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‘Agrihood’ project passes biggest hurdles 

  • Developers with plans for the Stone Barn in Peterborough have received multiple permissions needed to develop the property with condos, a cafe, and working farm.  Staff photo by Ashley Saari

  • Developers with plans for the Stone Barn in Peterborough have received multiple permissions needed to develop the property with condos, a cafe, and working farm.  Staff photo by Ashley Saari



Monadnock Ledger-Transcript
Friday, November 23, 2018 11:8AM

The Peterborough Planning Board granted several key permissions to a proposed condominium project Monday night.

Developer Village at Stone Barn has proposed renovating the Old Street Road property known as the Stone Barn, expanding the existing barn and converting it to condo units and a cafe space, as well as constructing additional condo buildings and parking garages surrounding a working farm space in an “agrihood” model. 

Though the plan will still have to go through a site plan review process, and get approval for a property subdivision before construction can move forward, the Planning Board gave the OK Monday for two requested conditional use permits, and permissions for wetlands encroachment. Without those permissions, the project would have been unable to move forward, at least in its current form.

“The site plan review process, the subdivision, those are largely checking the boxes and checking for completeness,” Peterborough Community Development Director Peter Throop said in an interview Tuesday. “The big hurdles for this project were the conditional use permits.”

The proposal needed several permissions in order to move forward. The proposal included three or more dwelling units on a single lot, and the cafe and a proposed multi-use space both required the board grant conditional use permits. The proposal also included renovating the barn to hold 14 condos, where the town’s building code only allows a maximum of 10 units per building by right.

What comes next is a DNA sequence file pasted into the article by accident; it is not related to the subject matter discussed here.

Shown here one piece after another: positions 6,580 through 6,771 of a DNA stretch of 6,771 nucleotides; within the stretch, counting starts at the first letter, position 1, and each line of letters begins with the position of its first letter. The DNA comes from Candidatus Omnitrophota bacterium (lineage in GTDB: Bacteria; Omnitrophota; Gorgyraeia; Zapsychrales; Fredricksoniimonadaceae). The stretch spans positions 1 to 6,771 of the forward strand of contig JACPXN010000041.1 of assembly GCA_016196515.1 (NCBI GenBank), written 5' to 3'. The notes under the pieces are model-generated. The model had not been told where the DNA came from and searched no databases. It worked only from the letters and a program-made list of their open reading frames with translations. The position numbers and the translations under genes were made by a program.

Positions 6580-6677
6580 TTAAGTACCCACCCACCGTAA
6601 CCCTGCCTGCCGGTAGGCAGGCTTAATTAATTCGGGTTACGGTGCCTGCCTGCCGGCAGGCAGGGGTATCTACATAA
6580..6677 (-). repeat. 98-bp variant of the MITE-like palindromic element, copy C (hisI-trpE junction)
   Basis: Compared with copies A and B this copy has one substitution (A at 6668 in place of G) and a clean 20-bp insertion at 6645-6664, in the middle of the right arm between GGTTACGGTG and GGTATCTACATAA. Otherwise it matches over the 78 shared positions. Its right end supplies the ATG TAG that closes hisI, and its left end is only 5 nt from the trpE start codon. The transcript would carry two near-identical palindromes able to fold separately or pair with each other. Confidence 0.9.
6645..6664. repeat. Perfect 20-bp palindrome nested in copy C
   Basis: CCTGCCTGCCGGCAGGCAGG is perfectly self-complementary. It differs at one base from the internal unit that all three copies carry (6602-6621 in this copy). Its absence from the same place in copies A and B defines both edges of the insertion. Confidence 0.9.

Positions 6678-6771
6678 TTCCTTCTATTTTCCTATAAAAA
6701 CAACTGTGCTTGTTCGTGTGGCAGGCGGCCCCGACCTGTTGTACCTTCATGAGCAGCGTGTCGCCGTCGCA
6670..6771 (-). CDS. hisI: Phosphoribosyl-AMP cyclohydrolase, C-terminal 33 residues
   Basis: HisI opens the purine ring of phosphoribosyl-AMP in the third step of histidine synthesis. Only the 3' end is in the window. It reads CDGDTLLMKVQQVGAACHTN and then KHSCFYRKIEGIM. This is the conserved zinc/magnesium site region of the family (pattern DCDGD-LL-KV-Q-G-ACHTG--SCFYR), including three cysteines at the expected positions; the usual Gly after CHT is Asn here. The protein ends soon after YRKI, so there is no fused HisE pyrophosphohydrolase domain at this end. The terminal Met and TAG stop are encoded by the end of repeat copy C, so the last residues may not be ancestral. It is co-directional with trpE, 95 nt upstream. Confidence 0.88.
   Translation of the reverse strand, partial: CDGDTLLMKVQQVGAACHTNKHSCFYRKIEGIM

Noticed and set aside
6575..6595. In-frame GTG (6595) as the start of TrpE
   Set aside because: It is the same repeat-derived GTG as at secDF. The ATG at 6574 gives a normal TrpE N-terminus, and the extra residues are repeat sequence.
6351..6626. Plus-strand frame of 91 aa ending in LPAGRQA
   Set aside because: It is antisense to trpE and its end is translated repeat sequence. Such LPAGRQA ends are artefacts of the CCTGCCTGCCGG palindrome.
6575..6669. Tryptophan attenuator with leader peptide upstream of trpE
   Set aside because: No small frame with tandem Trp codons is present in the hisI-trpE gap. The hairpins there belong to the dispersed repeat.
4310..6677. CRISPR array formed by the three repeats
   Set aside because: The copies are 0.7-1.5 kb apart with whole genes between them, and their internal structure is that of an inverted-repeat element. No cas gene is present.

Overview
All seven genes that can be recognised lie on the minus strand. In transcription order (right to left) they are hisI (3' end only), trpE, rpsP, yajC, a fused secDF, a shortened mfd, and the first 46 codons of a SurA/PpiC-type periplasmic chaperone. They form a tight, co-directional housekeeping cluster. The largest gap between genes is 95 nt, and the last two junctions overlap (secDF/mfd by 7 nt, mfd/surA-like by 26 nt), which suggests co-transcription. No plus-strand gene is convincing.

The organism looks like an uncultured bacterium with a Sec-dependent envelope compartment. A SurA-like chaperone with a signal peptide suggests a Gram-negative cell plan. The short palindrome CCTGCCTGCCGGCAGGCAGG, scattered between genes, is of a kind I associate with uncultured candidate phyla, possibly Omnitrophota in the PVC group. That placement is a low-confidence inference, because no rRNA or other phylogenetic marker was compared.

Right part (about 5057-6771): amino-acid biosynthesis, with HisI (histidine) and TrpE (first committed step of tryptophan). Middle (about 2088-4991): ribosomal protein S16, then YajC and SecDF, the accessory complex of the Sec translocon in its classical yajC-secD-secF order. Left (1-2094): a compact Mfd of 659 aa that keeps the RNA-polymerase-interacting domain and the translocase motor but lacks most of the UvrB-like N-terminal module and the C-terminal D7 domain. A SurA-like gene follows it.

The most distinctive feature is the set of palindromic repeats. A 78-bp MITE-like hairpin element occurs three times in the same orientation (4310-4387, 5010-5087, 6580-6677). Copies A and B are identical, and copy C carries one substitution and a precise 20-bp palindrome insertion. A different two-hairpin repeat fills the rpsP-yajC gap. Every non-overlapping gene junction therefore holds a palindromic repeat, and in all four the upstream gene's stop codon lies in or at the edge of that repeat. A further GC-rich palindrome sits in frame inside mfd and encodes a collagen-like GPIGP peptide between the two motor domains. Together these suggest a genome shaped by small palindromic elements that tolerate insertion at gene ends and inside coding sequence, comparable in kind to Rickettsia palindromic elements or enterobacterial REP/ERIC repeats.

The stone barn was built by Elizabeth Cheney Kaufmann in 1910, and was first used as a cow and horse barn, though it’s not been in use since the 1940s. The current proposal is one of many that has been before the Planning Board with a plan to convert the barn into a residential development. 

The proposal in its current form would have 14 units in the stone barn, an additional three units in an addition built onto the back of the barn, and three separate condo buildings, holding a total of another 13 units. There would also be three carports, one a two-story garage, built on the property.

The units are proposed to be between 600 and 1,400 square feet, and cost between $200,00 and $400,000.

Amelia Tracey, the developer of the project, said in an interview Wednesday that about half of the units have been reserved by potential residents.

“Which is super positive,” she said. “I don’t know that any other development in the state has seen that kind of response.”

Tracey said she is in the process of finding a farmer who will be a resident of one of the units and run the agricultural aspect of the “agrihood.” 

“It’s a process and it’s a relationship we have to build,” she said.

Tracey said she anticipates a final decision on the remaining approvals during the Planning Board’s next meeting. If those final approvals are granted, she said, the project will break ground in the spring.

The Planning Board will meet next regarding the Stone Barn project on Dec. 17 in the Town House. 

 

Ashley Saari can be reached at 924-7172 ext. 244 or asaari@ledgertranscript.com. She’s on Twitter @AshleySaariMLT.